The old Peter Ullom family Bible is said to have been in the possession of Dr. Josephus T. Ullom of Philadelphia circa 1963.
~ Son Peter Ullom Jr. ~
Son Peter Ullom Jr. (1789- ? ) married Mary (?).
They had five known children -- Harrison Ullom, Elisha Ullom, Shem Ullom, Rachel Harris and Nancy Gaffield.
He is said to have "died about the same time as his father" in the late 1810s or early 1820s, according to Leckey's Tenmile Country book. At the time, his children were all underage and were named as beneficiaries in Orphans Court Docket 1, page 214 and Docket 2, page 36.
Son Shem Ullom (1807-1903) was born on Sept. 22, 1807, in either Virginia or Greene County, PA. He married Nancy Davis (1809-1879), and they had the following known children -- James B. Ullom, Mame H. Ullom, Joshua D. Ullom, William Henry Harrison Ullom, Mrs. Peter Janes and Mrs. James Hannam. He migrated to Morrow County, OH where he settled near the village of Iberia, Washington Township. The family was listed there in 1850 when the federal census was taken. Said the Marion (OH) Daily Star, Shem "had always enjoyed good health and attributed his long life to simple living." In 1880, after Nancy's death, Shem married again, to Harriet Davis ( ? - ? ). Their marriage license was filed in Morrow County. Toward the end of his life, he resided with his son James at 123 Charles Street in Marion, OH. He died there at the age of 96 on Oct. 25, 1903, with burial in the Iberia Cemetery. [Find-A-Grave]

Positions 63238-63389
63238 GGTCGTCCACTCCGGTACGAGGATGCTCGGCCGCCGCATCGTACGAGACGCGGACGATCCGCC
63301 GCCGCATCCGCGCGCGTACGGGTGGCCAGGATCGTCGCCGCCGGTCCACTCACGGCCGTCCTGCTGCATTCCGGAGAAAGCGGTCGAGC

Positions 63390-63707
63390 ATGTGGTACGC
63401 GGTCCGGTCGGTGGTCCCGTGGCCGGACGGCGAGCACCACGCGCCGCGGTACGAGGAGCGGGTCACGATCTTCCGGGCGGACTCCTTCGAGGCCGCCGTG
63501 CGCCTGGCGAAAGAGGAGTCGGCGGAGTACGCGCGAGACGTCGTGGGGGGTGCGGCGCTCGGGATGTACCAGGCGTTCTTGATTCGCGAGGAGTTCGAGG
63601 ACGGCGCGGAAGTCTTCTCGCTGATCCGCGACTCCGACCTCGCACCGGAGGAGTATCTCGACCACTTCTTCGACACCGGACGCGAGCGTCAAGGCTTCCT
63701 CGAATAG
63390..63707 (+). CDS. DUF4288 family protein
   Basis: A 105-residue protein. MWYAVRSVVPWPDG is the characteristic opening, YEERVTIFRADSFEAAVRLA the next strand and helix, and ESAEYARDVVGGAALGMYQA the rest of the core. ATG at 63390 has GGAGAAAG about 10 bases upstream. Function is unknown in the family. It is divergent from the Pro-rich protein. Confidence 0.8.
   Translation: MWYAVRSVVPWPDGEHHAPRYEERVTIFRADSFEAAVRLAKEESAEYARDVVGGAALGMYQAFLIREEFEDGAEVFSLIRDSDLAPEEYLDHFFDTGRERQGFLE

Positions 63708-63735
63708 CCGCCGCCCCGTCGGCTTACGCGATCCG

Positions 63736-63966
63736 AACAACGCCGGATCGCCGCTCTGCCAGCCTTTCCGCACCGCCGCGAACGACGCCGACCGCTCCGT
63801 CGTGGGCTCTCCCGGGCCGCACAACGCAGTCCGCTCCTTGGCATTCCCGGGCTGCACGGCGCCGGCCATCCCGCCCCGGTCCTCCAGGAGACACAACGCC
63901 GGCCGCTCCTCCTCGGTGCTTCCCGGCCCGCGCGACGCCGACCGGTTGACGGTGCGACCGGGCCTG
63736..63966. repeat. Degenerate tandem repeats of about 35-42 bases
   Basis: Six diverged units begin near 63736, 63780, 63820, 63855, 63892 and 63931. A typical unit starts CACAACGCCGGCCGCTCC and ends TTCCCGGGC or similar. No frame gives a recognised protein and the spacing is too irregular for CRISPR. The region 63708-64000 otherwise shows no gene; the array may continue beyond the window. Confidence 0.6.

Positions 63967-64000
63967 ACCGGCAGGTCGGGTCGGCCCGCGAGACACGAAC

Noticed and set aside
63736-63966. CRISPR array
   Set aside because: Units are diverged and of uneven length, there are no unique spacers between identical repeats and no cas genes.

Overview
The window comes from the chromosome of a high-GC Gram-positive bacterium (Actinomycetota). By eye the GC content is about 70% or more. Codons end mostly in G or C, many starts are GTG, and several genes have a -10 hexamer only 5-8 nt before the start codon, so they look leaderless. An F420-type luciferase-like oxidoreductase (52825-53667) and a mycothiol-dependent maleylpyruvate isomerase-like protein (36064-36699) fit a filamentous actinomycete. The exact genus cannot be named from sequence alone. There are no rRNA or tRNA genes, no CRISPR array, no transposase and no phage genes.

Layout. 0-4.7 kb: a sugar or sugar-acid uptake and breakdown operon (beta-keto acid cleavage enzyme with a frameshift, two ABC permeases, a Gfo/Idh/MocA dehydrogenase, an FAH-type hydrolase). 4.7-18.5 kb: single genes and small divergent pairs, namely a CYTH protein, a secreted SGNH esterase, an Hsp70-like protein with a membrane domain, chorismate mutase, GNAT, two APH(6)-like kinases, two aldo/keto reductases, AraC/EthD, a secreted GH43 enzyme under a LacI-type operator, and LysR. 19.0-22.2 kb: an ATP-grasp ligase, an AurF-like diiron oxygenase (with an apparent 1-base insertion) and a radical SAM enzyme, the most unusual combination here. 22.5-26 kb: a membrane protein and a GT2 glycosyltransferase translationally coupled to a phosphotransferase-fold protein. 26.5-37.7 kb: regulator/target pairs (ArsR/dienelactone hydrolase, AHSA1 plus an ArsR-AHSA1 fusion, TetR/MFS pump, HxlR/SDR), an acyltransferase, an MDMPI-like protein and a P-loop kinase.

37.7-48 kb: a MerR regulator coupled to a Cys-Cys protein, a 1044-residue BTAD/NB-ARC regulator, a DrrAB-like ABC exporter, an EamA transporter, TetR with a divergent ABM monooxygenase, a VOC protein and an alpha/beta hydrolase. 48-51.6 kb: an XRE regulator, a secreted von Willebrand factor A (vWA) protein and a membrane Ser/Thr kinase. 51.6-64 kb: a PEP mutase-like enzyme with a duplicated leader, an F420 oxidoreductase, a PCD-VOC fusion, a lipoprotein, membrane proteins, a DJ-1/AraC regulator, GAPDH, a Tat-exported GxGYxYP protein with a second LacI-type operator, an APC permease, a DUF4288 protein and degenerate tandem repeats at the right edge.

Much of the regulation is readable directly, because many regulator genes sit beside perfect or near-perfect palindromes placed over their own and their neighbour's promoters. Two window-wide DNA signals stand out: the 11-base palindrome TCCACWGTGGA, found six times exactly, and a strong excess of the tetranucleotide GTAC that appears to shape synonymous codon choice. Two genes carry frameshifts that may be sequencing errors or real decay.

Daughter Rachel Ullom ( ? - ? ) is believed to have wed Nathan Harris ( ? - ? ) on Aug. 23, 1849, in Morrow County.
Daughter Nancy Ullom ( ? - ? ) is believed to have wed Thomas Gaffield ( ? - ? ) on May 1, 1860 in Morrow County. Rev. Chester L. Foote officiated.
~ Son Joseph Ullom ~
Son Joseph Ullom ( ? - ? ) is lost to history.
He may well be the same Joseph Ullum who resided in 1820 in Franklin Township, Greene County, and headed a household of eight members.
~ Son Jacob Ullom. ~
Son Jacob Ullom ( ? - ? ) was born in (?).
He wed Millicent Villiers ( ? - ? ). Nothing more is known.
~ Son Elijah Ullom. ~
Son Elijah Ullom ( ? - ? ) is thought to be the same "Elijah Ullum" marked in the 1820 federal census of Franklin Township, near Waynesburg, Greene County. That year, there were four members of his household counted by the census-taker.
~ Son Stephen Ullom ~
Son Stephen Ullom ( ? - ? ) is shrouded by the misty haze of the past.
He is thought to be the same "Stephen Ullum" living in 1820 near Waynesburg in Greene County, PA, with five individuals in the dwelling.